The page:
the outline grey and faint and low
of dizzy towers where the clouds go,
the southern faces mounting sheer
in rocky pinnacle and pier
of Shadowy Mountains pale and cold;
and wide the lands before them rolled.
But straightway Dairon sought the king
and told him his daughter's pondering
and how her madness might her lead
to ruin, unless the king gave heed.
Thingol was wroth, and yet amazed;
in wonder and half fear he gazed
on Dairon, and said: 'True hast thou been.
Now ever shall love be us between,
while Doriath lasts; within this realm
thou art a prince of beech and elm!'
He sent for Lúthien, and said:
'O maiden fair, what hath thee led
to ponder madness and despair
to wander to ruin, and to fare
from Doriath against my will
stealing like a wild thing men would kill
into the emptiness outside?'
'The wisdom, father,' she replied;
nor would she promise to forget,
nor would she vow for love or threat
her folly to forsake and meek
in Doriath her father's will to seek.
This only vowed she, if go she must,
that none but herself would she now trust,
no folk of her father's would persuade
to break his will or lend her aid;
if go she must, she would go alone
and friendless dare the walls of stone.
In angry love and half in fear
Thingol took counsel his most dear
to guard and keep. He would not bind
in caverns deep and intertwined
sweet Lúthien, his lovely maid,
who robbed of air must wane and fade,
who ever must look upon the sky
and see the sun and moon go by.
But close unto his mounded seat
and grassy throne there ran the feet
of Hirilorn, the beechen queen.
Upon her triple boles were seen
no break nor branch, until aloft
in a greener glimmer, distant, soft,
the mightiest vault of leaf and bough
from world's beginning until now
was flung above Esgalduin's shores
and the long slopes of Thingol's doors.
Grey was the rind of pillars tall
and silken-smooth, and far and small
to squirrels' eyes were those who went
at her grey feet upon the bent.
Now Thingol made men in the beech,
in that great tree, as far as reach
their longest ladders, there to build
an airy house; and as he willed
a little dwelling of fair wood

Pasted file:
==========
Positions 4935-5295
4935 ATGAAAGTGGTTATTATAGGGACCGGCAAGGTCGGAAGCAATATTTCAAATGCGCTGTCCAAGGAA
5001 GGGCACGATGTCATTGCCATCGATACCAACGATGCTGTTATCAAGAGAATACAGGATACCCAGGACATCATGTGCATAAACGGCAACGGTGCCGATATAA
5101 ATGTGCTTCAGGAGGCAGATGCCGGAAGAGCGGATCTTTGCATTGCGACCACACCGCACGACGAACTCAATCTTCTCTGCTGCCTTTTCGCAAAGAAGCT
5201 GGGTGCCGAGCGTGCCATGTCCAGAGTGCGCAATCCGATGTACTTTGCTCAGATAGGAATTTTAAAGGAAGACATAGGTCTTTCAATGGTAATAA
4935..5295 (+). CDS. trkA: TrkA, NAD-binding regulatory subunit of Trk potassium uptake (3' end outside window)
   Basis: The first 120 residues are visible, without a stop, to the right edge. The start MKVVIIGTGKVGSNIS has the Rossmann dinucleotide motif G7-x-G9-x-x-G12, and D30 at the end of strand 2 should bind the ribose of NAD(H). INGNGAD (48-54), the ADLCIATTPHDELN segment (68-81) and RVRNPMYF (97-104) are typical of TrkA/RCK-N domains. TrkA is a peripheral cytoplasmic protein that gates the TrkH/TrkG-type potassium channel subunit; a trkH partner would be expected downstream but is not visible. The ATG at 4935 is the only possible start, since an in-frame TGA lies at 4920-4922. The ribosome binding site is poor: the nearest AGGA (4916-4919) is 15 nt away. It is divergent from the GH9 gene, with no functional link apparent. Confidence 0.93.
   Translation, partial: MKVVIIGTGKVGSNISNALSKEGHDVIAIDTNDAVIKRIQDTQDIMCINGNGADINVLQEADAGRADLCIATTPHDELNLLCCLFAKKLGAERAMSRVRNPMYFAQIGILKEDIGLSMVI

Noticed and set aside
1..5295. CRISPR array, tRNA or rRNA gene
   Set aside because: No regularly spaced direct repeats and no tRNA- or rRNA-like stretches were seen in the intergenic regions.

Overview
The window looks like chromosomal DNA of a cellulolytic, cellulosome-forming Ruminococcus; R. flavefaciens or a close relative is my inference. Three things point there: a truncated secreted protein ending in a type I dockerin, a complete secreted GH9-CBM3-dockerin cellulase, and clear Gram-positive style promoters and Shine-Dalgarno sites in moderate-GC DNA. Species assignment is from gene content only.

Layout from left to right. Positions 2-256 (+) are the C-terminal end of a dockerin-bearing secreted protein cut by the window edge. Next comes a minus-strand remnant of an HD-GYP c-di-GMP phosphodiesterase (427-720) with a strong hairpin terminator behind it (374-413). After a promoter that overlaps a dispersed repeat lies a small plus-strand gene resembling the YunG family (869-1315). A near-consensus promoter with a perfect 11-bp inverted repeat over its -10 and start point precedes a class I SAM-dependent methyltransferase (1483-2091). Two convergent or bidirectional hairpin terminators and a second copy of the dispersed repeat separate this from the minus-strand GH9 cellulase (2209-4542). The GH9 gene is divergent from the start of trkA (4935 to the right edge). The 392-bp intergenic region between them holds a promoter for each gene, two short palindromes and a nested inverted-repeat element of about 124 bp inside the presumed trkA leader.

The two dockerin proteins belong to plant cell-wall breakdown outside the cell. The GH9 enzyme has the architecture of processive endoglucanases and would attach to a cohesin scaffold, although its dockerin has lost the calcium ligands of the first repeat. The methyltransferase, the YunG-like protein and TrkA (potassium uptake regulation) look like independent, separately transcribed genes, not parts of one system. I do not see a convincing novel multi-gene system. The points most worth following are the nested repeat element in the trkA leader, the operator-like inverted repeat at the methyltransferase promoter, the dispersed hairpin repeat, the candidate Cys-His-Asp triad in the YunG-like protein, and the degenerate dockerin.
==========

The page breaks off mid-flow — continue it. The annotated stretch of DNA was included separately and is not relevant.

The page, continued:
was made, and veiled in leaves it stood
above the first branches. Corners three
it had and windows faint to see,
and by three shafts of Hirilorn
in the corners standing was upborne.
There Lúthien was bidden dwell,
until she was wiser and the spell
of madness left her. Up she clomb
the long ladders to her new home
among the leaves, among the birds;
she sang no song, she wpoke no words.
White glimmering in the tree she rose,
and her little door they heard her close.
The ladders were taken and no more
her feet might tread Esgalduin's shore.
Thither at whiles they climbed and brought
all things she needed or besought;
but death was his, whoso should dare
a ladder leave, or creeping there
should set one by the tree at night;
a guard was held from dusk to light
about the grey feet of Hirilorn
and Lúthien in prison and forlorn.
There Dairon grieving often stood
in sorrow for the captive of wood,
and melodies made upon his flute
leaning against the grey tree-root.
Lúthien would from her windows stare
and see him far under piping there,
and she forgave his betraying word
for the music and the grief she heard,
and only Dairon would she let
across her threshold foot to set.
Yet long the hours when she must sit
and see the sunbeams dance and flit
in beechen leaves, or watch the stars
peep on clear night between the bars
of beechen branches. And one night
just ere the changing of the light
a dream there came, from the Gods, maybe,
of Melian's magic. She dreamed that she
heard Beren's voice o'er hill and fell
'Tinúviel' call, 'Tinúviel.'
And her heart answered: 'Let me be gone
to seek him no others think upon!'
She woke and saw the moonlight pale
through the slim leaves. It trembled frail
upon her arms, as these she spread
and there in longing bowed her head,
and yearned for freedom and escape.
Now Lúthien doth her counsel shape;
and Melian's daughter of deep lore
knew many things, yea, magics more
than then or now know elven-maids
that glint and shimmer in the glades.
She pondered long, while the moon sank
and faded, and the starlight shrank,
and the dawn opened. At last a smile
on her face flickered. She mused a while,
and watched the morning sunlight grow,
then called to those that walked below.
And when one climbed to her she prayed
that he would in the dark pools wade
of cold Esgalduin, water clear,
the clearest water cold and sheer
to draw for her. 'At middle night,'
she said, 'in bowl of silver white
it must be drawn and brought to me
with no word spoken, silently.'
Another she begged to bring her wine
in a jar of gold where flowers twine—
'and singing let him come to me
at high noon, singing merrily.'
Again she spake: 'Now go, I pray,